MLB notes: Mark Trumbo to Diamondbacks in 3-team trade
The Los Angeles Angels traded slugging outfielder-first baseman Mark Trumbo to the Arizona Diamondbacks on Tuesday as part of a three-team deal that also includes the Chicago White Sox.
The Angels acquired two left-handed pitchers in the deal: Hector Santiago from Chicago, and Tyler Skaggs from Arizona.
Outfielder Adam Eaton moves from the Diamondbacks to Chicago.
Arizona also will receive player to be named or cash from each of the other clubs in the deal made at the winter meetings in Lake Buena Vista, Fla.
Trumbo hit .234 with 34 homers and 100 RBIs this year, getting much of his playing time at first base because Albert Pujols was hurt. But he was deemed superfluous by Los Angeles, which needs starting pitching behind Jered Weaver, C.J. Wilson and Garrett Richards.
Trumbo spent most of the 2010 season with the Salt Lake Bees.
Santiago was 4-9 with a 3.56 ERA in 23 starts and 11 relief appearances.
Eaton hit .252 with three homers, 22 RBIs and 44 strikeouts in 250 at-bats for the Diamondbacks this year, when he also played with three minor league teams.
Skaggs made his big league debut in 2012, when he had six starts, but spent much of this year in the minors. He was 2-3 with a 5.12 ERA in seven starts this year for Arizona, leaving him with a 3-6 career mark.
Around the horn
Rockies • A person with knowledge of the trade says the Oakland Athletics have dealt left-hander Brett Anderson to Colorado for lefty Drew Pomeranz and minor league pitcher Chris Jensen. Anderson made a late-season stint as a reliever following an injury-shortened season in which he went 1-4 with a 6.04 in five starts and 16 appearances.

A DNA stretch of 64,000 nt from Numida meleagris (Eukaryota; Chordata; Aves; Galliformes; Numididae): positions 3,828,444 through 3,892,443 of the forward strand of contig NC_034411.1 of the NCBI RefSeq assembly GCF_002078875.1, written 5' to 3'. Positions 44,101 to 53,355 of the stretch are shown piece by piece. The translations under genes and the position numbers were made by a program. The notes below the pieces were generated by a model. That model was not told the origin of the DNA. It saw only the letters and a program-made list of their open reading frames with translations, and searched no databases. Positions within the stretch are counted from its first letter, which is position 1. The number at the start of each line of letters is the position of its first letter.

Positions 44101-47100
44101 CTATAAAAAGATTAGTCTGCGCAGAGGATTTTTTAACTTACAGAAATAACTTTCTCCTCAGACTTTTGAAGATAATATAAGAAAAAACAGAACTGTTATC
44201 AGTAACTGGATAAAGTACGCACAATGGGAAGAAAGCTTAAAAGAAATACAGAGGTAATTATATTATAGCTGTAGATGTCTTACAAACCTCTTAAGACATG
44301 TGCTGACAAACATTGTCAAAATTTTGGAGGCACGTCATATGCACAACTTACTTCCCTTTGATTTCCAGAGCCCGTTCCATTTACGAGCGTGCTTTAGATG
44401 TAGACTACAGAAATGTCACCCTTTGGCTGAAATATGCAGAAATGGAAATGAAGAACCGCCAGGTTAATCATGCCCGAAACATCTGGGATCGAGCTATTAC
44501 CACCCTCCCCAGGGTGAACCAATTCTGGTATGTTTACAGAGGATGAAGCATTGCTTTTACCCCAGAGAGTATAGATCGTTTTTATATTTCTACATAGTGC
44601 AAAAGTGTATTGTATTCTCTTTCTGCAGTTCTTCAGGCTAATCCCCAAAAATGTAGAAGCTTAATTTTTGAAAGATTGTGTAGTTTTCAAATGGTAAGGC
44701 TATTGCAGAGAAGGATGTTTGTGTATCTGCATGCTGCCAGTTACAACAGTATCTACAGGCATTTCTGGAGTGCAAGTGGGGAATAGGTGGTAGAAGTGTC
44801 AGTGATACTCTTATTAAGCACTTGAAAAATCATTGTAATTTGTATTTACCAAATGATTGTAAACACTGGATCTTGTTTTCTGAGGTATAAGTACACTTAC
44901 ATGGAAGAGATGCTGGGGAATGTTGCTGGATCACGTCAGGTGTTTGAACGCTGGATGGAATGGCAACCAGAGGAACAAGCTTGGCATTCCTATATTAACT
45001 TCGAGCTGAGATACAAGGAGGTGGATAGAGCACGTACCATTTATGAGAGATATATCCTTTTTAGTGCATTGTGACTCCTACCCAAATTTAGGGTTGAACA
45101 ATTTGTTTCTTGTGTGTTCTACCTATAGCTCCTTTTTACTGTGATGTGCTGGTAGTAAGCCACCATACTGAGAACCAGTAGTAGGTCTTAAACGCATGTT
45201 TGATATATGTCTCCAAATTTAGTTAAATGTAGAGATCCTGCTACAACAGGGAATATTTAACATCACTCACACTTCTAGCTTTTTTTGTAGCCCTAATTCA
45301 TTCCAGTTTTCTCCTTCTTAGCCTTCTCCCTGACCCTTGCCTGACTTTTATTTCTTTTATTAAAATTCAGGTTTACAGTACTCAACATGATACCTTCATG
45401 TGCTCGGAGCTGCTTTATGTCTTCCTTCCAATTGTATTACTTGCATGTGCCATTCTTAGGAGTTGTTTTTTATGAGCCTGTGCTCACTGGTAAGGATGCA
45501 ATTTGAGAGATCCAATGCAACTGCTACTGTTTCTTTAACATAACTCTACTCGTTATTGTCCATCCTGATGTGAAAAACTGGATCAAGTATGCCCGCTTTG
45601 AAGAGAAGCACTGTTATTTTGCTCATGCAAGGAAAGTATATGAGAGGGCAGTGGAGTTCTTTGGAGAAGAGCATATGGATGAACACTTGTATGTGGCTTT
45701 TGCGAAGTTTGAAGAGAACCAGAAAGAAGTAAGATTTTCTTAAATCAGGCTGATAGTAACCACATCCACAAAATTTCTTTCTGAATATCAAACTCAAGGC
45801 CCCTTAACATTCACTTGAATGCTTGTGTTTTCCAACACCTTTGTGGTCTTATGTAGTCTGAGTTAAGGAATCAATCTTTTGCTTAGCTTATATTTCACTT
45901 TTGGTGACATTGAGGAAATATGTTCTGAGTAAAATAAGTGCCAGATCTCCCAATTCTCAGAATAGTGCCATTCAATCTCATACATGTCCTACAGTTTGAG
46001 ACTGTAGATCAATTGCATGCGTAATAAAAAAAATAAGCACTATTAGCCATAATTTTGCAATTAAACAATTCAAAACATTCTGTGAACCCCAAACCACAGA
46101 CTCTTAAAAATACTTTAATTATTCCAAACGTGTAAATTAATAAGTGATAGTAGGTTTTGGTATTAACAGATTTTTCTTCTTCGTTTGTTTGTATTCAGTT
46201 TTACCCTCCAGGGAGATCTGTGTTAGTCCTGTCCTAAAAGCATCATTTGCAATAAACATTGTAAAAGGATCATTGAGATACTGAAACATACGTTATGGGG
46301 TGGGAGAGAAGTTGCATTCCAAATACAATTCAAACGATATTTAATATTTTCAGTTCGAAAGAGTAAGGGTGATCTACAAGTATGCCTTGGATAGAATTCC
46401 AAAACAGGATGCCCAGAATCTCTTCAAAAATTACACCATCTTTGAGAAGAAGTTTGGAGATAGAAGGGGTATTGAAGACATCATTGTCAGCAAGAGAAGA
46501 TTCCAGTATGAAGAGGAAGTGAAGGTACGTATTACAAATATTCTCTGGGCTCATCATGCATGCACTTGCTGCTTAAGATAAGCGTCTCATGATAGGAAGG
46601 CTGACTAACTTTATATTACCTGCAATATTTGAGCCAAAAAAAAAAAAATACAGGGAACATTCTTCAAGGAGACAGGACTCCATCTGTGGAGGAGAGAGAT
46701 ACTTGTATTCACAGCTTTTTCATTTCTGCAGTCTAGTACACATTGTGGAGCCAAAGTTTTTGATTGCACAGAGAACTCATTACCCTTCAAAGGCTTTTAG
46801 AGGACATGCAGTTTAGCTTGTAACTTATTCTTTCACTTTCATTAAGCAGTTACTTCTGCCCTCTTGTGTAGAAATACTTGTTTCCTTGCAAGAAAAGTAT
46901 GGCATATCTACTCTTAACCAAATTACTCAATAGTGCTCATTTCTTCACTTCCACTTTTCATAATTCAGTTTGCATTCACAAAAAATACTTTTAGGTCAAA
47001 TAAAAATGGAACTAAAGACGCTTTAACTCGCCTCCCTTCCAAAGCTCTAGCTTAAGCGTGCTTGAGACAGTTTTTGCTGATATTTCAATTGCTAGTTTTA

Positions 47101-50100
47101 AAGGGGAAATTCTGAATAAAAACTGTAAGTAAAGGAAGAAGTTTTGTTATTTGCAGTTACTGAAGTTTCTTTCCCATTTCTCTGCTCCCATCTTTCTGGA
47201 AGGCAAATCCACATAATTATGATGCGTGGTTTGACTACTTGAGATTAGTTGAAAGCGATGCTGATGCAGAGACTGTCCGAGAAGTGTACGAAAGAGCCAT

Tigers • A person familiar with the negotiations says outfielder Rajai Davis and Detroit are closing in on an agreement for a two-year contract worth $9 million to $10 million. The 33-year-old Davis spent the last three seasons with Toronto and hit .260 this year with six homers and 24 RBIs and 45 steals in 331 at-bats. He made $2.5 million.
Mets • Outfielder Curtis Granderson's first hit for his new team was a playful shot at his old employer. "A lot of the people I've met in New York have always said that true New Yorkers are Mets fans," Granderson said Tuesday. "So I'm excited to get a chance to see them all out there." The lefty-swinging Granderson and the Mets finalized a four-year, $60 million contract, completing his move from the Yankees.
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